Information based on actual events. Certain facts and identities have been change to protect privacy.
One day recently a client had called to remove a vehicle, we'll call the client Richard.
Now Richard had an older vehicle that had some mechanical issues and was no longer in driving condition. Because the vehicle couldn't be driven, Richard wanted to remove the vehicle from the policy and end coverage. This may seem like the perfect step to take but in all reality it may end up being a huge mistake. See, the State of Ohio requires that any and all registered vehicles maintain insurance coverage at all times. Our staff advised Richard of this requirement but Richard declined and requested to continue removing the vehicle. Not long after, Richard received a "random" letter of verification from the BMV to prove coverage on the vehicle that was no longer working. Being that Richard decided to remove the vehicle he ended up receiving an automatic irreversible license suspension from the BMV for failing to maintain coverage.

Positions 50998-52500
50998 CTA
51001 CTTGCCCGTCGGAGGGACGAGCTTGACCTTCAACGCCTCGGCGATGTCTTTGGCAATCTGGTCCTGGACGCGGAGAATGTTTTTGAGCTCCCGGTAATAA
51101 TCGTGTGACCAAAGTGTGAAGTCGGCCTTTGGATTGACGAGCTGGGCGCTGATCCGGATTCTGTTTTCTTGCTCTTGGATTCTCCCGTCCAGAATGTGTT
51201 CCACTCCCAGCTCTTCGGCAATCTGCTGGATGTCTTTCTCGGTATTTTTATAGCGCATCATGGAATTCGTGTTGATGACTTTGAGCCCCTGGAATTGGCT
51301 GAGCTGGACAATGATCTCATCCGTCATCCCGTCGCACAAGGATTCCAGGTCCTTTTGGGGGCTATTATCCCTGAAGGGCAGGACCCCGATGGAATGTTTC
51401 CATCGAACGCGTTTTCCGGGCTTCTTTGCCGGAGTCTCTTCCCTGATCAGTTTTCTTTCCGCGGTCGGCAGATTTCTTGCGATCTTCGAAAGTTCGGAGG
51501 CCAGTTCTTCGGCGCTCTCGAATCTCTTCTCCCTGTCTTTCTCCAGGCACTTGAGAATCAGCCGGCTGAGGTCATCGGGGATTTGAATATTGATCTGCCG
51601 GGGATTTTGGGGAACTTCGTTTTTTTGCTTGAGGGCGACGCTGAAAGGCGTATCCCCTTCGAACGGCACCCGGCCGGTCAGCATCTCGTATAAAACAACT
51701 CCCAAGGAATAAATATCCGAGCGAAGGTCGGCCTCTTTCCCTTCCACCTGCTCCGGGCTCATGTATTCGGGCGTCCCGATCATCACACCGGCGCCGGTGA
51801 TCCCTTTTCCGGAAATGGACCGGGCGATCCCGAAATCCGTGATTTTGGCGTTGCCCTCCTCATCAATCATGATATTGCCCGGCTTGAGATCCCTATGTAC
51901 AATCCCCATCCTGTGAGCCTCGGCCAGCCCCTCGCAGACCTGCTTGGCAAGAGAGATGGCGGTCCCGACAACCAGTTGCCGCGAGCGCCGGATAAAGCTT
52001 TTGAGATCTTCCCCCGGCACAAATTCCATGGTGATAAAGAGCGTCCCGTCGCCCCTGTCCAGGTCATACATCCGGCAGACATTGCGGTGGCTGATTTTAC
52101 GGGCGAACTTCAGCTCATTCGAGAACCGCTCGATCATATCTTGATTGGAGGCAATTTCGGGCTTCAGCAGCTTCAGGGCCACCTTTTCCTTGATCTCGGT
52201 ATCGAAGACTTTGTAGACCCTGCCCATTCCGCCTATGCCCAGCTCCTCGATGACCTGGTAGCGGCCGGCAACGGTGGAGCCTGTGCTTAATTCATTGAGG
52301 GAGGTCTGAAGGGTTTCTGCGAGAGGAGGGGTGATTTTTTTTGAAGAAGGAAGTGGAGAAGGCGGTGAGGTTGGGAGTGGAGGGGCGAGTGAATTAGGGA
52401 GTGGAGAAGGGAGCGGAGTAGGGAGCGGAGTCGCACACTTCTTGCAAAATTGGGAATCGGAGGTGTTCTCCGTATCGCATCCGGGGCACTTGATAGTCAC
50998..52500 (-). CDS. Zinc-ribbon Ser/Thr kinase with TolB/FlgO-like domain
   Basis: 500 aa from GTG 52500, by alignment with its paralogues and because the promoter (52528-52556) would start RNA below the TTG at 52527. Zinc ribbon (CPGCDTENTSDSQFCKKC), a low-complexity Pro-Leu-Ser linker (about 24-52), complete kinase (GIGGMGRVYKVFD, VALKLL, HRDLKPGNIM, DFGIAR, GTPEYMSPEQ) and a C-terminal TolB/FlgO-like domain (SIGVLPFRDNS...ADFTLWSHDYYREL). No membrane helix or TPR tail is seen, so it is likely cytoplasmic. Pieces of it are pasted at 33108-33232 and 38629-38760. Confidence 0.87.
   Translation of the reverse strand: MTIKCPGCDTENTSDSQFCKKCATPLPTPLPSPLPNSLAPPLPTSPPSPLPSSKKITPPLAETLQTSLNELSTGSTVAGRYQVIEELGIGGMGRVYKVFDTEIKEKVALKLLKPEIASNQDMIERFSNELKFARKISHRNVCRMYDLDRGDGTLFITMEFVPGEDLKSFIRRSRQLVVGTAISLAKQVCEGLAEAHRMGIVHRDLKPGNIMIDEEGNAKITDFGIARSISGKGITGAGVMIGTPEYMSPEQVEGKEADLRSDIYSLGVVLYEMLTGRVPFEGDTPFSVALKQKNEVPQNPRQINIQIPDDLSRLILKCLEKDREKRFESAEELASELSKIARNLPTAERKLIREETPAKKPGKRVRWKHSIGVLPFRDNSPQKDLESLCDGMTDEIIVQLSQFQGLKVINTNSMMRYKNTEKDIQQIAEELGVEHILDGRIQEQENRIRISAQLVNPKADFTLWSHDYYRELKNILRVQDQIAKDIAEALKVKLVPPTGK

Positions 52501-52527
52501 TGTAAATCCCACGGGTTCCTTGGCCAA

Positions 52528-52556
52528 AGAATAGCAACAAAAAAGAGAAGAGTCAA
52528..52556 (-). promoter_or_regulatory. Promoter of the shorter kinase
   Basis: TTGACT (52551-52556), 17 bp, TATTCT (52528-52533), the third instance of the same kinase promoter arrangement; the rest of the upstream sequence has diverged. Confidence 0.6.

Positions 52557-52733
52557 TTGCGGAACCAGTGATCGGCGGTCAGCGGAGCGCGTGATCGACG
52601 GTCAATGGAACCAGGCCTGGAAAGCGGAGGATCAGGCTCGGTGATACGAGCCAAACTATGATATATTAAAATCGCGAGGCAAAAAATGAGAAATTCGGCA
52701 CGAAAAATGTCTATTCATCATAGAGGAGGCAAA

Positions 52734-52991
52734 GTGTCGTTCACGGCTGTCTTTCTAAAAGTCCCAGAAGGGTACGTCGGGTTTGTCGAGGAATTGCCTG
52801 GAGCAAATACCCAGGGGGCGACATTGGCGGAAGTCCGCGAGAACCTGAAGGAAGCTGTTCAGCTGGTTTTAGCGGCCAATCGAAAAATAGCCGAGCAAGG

Don't be a Richard.
If the vehicle is not going to be sold the best thing to do is obtain a certified letter from a mechanic to provide to the BMV stating the condition of the vehicle or surrender the license plates to the Deputy Registrar. Alternatively, many folks decided to scrap out their old vehicles. Be sure to obtain proof from the scrap yard when they take possession of the vehicle.
The best time to remove a non-functional vehicle would be after following one of the above methods to clear the requirement for maintaining insurance coverage.
In summary, before you remove any vehicle from your policy:
If you sell it, keep proof that you sold it (bill of sale, copy of title, etc).
- If you scrap it, get proof that you scrapped (receipt from scrap yard, bill of sale, etc.)
- If it is mechanically disable, get proof that it is disabled (document from ASE certified mechanic stating non-functional)
- In any situation, you can surrender the plates and it alleviates the requirement for proof of financial responsibility
Please keep in mind, this is from an insurance perspective only. There are other laws that apply to vehicle ownership. Consult local, state, and federal laws for other conditions that apply.